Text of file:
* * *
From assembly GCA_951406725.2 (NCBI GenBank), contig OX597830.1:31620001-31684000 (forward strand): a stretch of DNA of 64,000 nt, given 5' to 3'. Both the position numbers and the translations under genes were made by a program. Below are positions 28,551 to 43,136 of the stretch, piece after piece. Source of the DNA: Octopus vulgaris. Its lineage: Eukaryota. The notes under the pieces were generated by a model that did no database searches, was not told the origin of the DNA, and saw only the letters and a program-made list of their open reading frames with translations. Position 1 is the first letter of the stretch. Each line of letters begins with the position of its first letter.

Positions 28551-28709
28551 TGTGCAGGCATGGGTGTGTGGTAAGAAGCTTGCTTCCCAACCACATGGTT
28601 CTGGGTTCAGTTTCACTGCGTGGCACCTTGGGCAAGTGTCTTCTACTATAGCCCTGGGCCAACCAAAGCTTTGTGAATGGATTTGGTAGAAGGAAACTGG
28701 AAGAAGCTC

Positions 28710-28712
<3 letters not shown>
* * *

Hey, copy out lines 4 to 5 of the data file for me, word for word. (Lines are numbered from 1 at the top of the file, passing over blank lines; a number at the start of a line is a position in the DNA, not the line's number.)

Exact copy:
28601 CTGGGTTCAGTTTCACTGCGTGGCACCTTGGGCAAGTGTCTTCTACTATAGCCCTGGGCCAACCAAAGCTTTGTGAATGGATTTGGTAGAAGGAAACTGG
28701 AAGAAGCTC